TODAY   |  January 26, 2014

Dylan gets Scrabble tips from fanatics, champs

During the Great Depression an out-of-work architect invented Scrabble, which is now one of America’s favorites. Its fans are serious, and TODAY’s Dylan Dreyer caught up with a few of them to get some pointers.

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This content comes from Closed Captioning that was broadcast along with this program.

>> 15, 17, times three --

>> this isn't your run-of-the-mill living room scrabble competition. kevin bauerman and rehman gau from raleigh, north carolina , are champions.

>> what do you do if you have five es.

>> you're stuck. no way out of it.

>> reporter: defending.

>> 74.

>> reporter: national school -- what would you say is the best advice to give to a new scrabble player?

>> make words.

>> reporter: -- scrabble --

>> why are the two of you playing just against me? i think this is a little uneven here.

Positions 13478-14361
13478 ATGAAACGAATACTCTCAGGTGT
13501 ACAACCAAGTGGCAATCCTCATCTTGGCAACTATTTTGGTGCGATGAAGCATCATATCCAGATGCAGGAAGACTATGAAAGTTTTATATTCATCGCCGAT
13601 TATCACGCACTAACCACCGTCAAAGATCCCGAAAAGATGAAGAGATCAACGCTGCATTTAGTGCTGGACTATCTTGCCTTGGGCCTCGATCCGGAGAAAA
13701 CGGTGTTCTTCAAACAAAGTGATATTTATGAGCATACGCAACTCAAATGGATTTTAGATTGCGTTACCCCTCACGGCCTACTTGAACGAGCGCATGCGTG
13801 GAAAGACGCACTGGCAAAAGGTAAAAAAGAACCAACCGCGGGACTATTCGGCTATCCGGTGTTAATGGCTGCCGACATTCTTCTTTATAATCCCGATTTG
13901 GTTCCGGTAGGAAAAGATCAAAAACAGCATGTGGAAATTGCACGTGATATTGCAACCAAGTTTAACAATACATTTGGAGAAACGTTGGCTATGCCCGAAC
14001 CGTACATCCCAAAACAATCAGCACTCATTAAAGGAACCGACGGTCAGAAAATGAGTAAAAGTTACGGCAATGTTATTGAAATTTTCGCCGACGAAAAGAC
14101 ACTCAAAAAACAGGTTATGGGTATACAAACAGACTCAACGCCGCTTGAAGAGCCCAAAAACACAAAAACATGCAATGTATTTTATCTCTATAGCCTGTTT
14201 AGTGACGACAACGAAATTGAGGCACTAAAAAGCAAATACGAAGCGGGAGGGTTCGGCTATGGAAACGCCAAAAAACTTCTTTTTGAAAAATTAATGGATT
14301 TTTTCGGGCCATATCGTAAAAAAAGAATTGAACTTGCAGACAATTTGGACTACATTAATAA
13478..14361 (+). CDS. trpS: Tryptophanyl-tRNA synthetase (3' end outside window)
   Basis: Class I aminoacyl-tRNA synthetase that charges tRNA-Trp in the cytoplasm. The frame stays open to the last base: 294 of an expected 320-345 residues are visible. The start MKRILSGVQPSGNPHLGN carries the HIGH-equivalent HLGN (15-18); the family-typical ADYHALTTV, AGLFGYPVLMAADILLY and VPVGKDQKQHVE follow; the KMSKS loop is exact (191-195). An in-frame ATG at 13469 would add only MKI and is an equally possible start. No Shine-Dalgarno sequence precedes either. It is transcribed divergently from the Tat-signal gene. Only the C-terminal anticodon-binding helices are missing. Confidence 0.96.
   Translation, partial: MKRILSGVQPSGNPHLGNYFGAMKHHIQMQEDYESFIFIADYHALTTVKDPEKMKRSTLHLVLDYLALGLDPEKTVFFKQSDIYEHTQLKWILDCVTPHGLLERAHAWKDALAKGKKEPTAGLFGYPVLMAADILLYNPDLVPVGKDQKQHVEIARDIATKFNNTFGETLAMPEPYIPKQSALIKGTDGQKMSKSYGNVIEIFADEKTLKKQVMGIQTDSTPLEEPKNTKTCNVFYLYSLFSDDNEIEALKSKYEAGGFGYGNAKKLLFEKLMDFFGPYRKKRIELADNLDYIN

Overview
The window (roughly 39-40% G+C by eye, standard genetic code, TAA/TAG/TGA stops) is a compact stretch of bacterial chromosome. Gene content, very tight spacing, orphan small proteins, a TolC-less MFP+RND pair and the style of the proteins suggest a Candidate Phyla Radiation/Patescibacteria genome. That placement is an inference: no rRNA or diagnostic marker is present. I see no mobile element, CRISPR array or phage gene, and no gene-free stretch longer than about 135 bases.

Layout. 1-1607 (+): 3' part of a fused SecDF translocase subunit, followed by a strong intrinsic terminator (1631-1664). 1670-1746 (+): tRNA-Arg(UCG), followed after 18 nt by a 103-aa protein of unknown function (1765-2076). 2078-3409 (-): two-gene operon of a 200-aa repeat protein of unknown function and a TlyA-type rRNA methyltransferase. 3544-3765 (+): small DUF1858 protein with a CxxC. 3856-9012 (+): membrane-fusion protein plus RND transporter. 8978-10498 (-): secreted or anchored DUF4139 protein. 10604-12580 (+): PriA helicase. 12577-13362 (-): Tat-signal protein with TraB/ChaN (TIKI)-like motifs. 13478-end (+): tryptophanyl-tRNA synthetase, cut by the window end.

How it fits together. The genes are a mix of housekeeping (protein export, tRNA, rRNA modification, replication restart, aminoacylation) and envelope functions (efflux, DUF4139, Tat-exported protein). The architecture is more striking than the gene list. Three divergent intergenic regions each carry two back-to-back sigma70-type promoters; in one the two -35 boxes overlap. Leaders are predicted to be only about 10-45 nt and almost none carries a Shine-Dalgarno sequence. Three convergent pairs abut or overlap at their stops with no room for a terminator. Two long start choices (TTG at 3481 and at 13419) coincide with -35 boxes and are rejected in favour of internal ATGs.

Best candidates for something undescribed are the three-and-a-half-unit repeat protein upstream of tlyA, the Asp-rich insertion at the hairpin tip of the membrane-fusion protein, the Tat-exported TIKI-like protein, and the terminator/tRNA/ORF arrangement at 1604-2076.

>> reporter: -- champions.

>> are we good? elixir is with an i.

>> reporter: part of a growing number of fanatics who devote the better part of their day to the classic game.

>> we're obsessed with scrabble because we love language and language is common to everybody.

>> reporter: eric smith , a web developer is a member of this weekly club, one of hundreds around the country where people of all ages and interests gather to put tile to board. would you say you think about scrabble 24 hours a day ?

>> no, i do think about it like eight hours a day.

>> i started out with blue tiles, and then i got some yellow tiles and white tiles and red tiles and black tiles, sage green tiles.

>> reporter: produced in more than 100 languages in one of every three homes, an estimated 2 million copies are sold every year. fans of the game include royals alike, words like brrr can be game changers.

>> for prefixes and suffixes, re in the front or i, n, g on the back. learn the two-letter words. learn short words that will help you dump the q, qat, qaid.

>> of the majority of the words you put on the board, what percentage do you know the definition to?

>> not very many. probably less than 1%.

>> eight, ten, 14, 15, 16 --

>> on mini?

>> yes. it may be small but it doesn't get small scores.

>> reporter: a four-letter word that shows big things come in small